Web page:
KANSAS CITY, Mo. — Police statistics show there have been 103 homicides this year alone. That trails just 2020 for the deadliest year on record, as of August 17.

It’s part of the reason the Violence Interruption Subcommittee had a meeting at the Klice Center Wednesday near 18th Street and Vine Street.

“The Violence Interruption Subcommittee is aimed to do exactly what the name states,” Mayor Quinton Lucas’ Deputy Chief of Staff Melesa Johnson said Wednesday.

Johnson said crime prevention will take a lot of time.

“What we’re doing today is really trying to interrupt the current violence that’s taking place, not by arresting, not by additional charges, but by social services and providing the help that people need the most.”

Johnson said NOVA, or the Kansas City No Violence Alliance helped drop homicides under 100. KCMO had just 76 in 2014. That group though is no longer meeting. Jackson County Prosecutor Jean Peters Baker’s office is also a part of this new group and talked about NOVA Wednesday.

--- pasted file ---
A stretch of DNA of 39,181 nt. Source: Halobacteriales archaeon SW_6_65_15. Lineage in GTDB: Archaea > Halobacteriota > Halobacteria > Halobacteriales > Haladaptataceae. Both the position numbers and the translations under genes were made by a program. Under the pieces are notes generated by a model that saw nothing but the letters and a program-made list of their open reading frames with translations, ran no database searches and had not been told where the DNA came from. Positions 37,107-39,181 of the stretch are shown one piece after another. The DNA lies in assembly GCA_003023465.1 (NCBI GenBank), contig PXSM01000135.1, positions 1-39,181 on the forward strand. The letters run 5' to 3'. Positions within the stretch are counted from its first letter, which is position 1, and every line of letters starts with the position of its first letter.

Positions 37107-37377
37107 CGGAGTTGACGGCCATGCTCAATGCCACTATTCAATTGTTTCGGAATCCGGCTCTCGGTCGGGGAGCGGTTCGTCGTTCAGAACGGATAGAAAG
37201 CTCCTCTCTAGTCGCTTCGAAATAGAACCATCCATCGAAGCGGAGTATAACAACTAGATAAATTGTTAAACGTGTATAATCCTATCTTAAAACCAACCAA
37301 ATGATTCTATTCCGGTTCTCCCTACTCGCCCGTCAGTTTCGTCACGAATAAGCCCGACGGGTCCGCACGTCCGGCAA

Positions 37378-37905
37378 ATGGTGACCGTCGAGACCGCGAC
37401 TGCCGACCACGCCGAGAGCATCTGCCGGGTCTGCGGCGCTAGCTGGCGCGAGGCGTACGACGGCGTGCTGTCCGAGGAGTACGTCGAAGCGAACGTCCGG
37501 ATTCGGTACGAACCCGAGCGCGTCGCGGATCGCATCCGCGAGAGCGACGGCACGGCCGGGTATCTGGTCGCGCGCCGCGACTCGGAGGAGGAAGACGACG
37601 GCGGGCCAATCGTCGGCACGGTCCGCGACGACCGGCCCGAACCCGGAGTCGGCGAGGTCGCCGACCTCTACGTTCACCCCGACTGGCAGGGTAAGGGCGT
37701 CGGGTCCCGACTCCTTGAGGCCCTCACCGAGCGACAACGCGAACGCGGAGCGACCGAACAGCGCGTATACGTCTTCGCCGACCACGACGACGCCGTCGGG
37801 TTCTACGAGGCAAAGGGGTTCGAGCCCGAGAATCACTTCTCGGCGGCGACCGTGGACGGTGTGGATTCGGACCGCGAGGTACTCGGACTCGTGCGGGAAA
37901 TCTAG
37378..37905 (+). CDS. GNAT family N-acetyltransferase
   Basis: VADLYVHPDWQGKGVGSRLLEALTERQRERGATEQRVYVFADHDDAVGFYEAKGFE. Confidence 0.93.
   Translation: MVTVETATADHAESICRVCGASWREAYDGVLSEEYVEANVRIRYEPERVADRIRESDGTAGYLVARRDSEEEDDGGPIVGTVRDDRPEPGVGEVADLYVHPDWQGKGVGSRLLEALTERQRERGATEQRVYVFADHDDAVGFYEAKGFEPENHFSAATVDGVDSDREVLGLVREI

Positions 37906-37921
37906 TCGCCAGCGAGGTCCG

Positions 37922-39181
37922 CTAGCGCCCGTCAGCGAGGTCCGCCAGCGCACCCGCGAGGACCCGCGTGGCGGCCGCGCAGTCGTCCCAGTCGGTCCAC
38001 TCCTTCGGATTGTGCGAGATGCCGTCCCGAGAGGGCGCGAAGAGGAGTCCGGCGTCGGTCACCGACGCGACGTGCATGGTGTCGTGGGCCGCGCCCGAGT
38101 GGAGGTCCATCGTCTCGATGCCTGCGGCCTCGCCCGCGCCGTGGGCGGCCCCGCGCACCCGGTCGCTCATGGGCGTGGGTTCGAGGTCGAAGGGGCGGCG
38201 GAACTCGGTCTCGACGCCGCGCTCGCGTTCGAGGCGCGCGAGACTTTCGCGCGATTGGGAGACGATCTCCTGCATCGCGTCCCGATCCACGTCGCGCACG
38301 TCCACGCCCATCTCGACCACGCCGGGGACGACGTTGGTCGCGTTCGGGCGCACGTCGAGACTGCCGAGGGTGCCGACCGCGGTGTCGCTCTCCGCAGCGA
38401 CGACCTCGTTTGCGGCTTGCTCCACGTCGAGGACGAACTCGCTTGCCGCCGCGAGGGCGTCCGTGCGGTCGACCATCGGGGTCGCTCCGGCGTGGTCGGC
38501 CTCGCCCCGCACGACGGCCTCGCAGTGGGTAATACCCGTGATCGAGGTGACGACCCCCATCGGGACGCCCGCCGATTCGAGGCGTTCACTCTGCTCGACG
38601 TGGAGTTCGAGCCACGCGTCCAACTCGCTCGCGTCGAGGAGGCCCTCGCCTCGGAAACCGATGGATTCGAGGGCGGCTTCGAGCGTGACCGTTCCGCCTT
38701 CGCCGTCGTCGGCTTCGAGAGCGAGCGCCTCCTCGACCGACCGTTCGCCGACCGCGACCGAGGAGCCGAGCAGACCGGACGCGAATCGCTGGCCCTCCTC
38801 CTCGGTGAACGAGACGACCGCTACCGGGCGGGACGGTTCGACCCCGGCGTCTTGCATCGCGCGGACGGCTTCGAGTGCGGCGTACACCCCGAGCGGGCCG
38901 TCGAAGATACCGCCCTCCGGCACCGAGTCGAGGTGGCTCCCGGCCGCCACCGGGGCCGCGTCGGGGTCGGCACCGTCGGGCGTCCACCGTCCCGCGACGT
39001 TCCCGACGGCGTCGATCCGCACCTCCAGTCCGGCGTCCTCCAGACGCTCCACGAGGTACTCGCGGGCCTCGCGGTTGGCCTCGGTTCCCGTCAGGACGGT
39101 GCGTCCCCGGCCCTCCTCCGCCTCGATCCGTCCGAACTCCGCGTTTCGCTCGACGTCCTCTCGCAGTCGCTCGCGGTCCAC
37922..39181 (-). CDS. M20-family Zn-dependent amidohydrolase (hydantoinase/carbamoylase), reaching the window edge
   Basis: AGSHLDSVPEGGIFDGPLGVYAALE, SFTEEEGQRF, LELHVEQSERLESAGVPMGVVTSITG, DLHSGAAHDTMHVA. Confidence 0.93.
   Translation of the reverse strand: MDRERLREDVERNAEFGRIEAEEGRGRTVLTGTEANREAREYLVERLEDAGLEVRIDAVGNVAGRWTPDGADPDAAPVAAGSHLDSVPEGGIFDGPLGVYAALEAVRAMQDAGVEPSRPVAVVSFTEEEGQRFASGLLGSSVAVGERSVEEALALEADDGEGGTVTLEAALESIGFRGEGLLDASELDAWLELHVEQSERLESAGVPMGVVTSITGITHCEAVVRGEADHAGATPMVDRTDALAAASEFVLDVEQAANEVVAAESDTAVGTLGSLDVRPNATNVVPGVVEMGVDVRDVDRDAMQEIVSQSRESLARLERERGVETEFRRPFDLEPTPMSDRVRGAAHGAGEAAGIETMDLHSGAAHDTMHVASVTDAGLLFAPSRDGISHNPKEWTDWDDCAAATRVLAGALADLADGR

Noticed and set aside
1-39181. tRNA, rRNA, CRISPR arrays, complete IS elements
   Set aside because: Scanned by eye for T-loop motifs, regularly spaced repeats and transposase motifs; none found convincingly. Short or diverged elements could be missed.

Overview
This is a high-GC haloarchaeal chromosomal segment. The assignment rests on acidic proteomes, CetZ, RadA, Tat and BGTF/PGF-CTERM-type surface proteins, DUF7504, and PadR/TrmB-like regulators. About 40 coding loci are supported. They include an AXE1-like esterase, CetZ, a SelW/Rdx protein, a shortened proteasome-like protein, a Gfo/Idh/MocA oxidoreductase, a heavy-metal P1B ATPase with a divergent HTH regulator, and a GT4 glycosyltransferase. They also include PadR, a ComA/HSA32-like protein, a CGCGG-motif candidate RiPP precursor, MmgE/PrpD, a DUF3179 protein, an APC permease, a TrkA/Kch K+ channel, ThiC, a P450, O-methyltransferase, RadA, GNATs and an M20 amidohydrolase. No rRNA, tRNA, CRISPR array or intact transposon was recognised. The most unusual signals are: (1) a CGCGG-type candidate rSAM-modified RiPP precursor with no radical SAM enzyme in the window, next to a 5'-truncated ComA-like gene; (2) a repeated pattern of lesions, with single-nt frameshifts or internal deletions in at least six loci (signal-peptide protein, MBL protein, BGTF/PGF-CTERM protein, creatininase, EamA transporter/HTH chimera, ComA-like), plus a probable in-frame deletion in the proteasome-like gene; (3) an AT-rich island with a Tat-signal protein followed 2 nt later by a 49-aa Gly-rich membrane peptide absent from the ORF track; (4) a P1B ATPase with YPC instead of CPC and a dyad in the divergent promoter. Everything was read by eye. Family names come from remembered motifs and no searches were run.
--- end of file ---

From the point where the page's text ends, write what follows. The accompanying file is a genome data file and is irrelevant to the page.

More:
“It’s not exactly like it,” Baker’s Communications Director Mike Mansur said of the new group Wednesday. “It’s a similar concept where you use a collaboration or a partnership of law enforcement and community to work together to identify people who will help or change whatever they might be headed towards to something better.”

Johnson said the difference between the subcommittee and NOVA is that there’s more community input in this subcommittee than there was in NOVA. NOVA, she said, usually just involved the mayor, chief of police, and the Jackson County Prosecutor’s Office.

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